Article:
This month a new and alarming study has been published in the journal Neurotoxicology and Teratology which supports the emerging connection between glyphosate, Roundup's active ingredient, and the emergence of neurodegenerative conditions including Parkinson's disease and Parkinsonian disorders. The new study, entitled "Glyphosate induced cell death through apoptotic and authophagic mechanisms," was arranged to investigate potential brain-damaging effects of herbicides which authors of the study stated "have been recognized as the main environmental factor associated with neurodegenerative disorders, such as Parkinson’s disease." With the current wide use of Roundup herbicide in the U.S.A., it is considered to be a contaminant in air, groundwater, rain and food, making it virtually impossible to avoid. Researchers in the new study found that glyphosate inhibited the viability of differentiated test cells (PC12, adrenal medula derived), in both dose-and-time dependent manners. They also discovered "glyphosate induced cell death via authophagy pathways in addition to activating apoptotic pathways." There is a growing body of experimental evidence which indicates that besides its neurotoxicity, Roundup also has the following modes of toxicity:
Carcinogen Endocrine Disruptor Genotoxic Biocide Cytotoxic Bioaccumulator Hepatotoxic Teratrogenic Clastogenic Oxidant Aquacidal Mutagenic Aromatase Disruptor Glutathione Down-regulator Malondialdehyde Up-regulator Necrotic Nephrotox
Monsanto, the original patent holder and manufacturer of Roundup, once marketed the herbicide as "safe as table salt". However, evidence now points to the fact that it is toxic to human DNA, even at concentrations diluted 450-fold lower than those used in agricultural applications. The current study only adds to the case reports of glyphosate poisoning and also occupational exposure in which neurological damage was a direct consequence. In 2011 a case study was published in the journal Parkinsonism Related Disorders, entitled "Parkinsonism after chronic occupational exposure to glyphosate," In the report the following incident was quoted:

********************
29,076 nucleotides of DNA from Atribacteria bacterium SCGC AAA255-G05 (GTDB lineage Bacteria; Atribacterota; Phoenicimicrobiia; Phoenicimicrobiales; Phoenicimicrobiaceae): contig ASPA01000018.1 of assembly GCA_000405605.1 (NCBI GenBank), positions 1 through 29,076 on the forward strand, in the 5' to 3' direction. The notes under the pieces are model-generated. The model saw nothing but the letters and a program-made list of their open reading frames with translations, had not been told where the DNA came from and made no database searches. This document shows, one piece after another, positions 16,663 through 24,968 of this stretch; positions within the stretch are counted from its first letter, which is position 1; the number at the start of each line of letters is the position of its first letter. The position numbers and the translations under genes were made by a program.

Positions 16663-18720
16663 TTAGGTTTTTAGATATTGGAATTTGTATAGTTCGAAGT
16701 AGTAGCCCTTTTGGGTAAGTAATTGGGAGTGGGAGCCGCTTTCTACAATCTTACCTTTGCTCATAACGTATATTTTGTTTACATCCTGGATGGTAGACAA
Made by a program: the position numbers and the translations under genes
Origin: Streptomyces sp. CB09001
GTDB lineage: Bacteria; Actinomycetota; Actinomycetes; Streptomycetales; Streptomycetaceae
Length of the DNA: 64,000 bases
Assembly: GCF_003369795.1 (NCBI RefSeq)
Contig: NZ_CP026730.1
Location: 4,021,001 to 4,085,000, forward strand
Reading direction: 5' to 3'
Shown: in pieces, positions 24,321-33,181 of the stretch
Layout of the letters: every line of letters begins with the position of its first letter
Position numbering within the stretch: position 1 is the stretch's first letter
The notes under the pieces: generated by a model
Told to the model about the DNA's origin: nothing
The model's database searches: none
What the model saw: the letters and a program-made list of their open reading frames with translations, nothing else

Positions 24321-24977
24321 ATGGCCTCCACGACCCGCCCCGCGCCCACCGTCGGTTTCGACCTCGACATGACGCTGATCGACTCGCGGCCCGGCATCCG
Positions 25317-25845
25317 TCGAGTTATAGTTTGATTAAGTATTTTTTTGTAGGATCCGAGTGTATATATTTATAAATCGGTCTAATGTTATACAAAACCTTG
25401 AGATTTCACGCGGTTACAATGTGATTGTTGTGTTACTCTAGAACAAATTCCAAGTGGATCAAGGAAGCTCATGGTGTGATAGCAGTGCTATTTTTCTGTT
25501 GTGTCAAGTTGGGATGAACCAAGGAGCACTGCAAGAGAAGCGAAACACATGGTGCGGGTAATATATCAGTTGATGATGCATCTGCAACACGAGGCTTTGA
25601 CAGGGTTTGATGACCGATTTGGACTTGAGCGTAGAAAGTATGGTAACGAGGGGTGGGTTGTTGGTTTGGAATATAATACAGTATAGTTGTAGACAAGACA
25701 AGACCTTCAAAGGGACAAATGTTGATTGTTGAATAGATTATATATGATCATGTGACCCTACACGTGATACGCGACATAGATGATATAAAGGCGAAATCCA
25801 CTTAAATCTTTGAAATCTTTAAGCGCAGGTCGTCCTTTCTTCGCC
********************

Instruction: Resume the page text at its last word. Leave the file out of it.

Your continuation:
Here we report a patient with parkinsonism following chronic occupational exposure to glyphosate. A previously healthy 44-year-old woman presented with rigidity, slowness and resting tremor in all four limbs with no impairment of short-term memory, after sustaining long term chemical exposure to glyphosate for 3 years as a worker in a chemical factory. The chemical plant produced a range of herbicides including: glyphosate, gibberellins, and dimethyl hydrogen phosphite; however, the patient worked exclusively in the glyphosate production division. She only wore basic protection such as gloves or a face mask for 50 h each week in the plant where glyphosate vapor was generated. She frequently felt weak. Two months before she came to our clinic, she had experienced severe dizziness and blurred vision.
A further study which was published in 2003 also reported a case of Parkinsonism subsequent to glyphosate exposure. The case studies have also been backed up with animal research. In a study using the roundworm (Caenorhabditis elegans) model of glyphosate exposure, the chemical results in neurodegeneration directly associated with damage to the dopamine and GABA producing neurons. In the rat model case studies, published in 2005, it was found that glyphosate exposure results in oxidative brain damage, particularly the substantia nigra, where the highest concentration of dopamine-producing cells reside, and which is the primary locus of neurological damage in Parkinson’s disease. Glyphosate exposure is now significant, with 88,000 tons used in the U.S.A. in 2007 alone. Add to this the likely billions of pounds used worldwide, this is now a serious matter indeed. There is accumulating evidence to indicate that glyphosate is resistant to biodegradation and in the areas where it has been applied, now contaminates the air, rain and groundwater.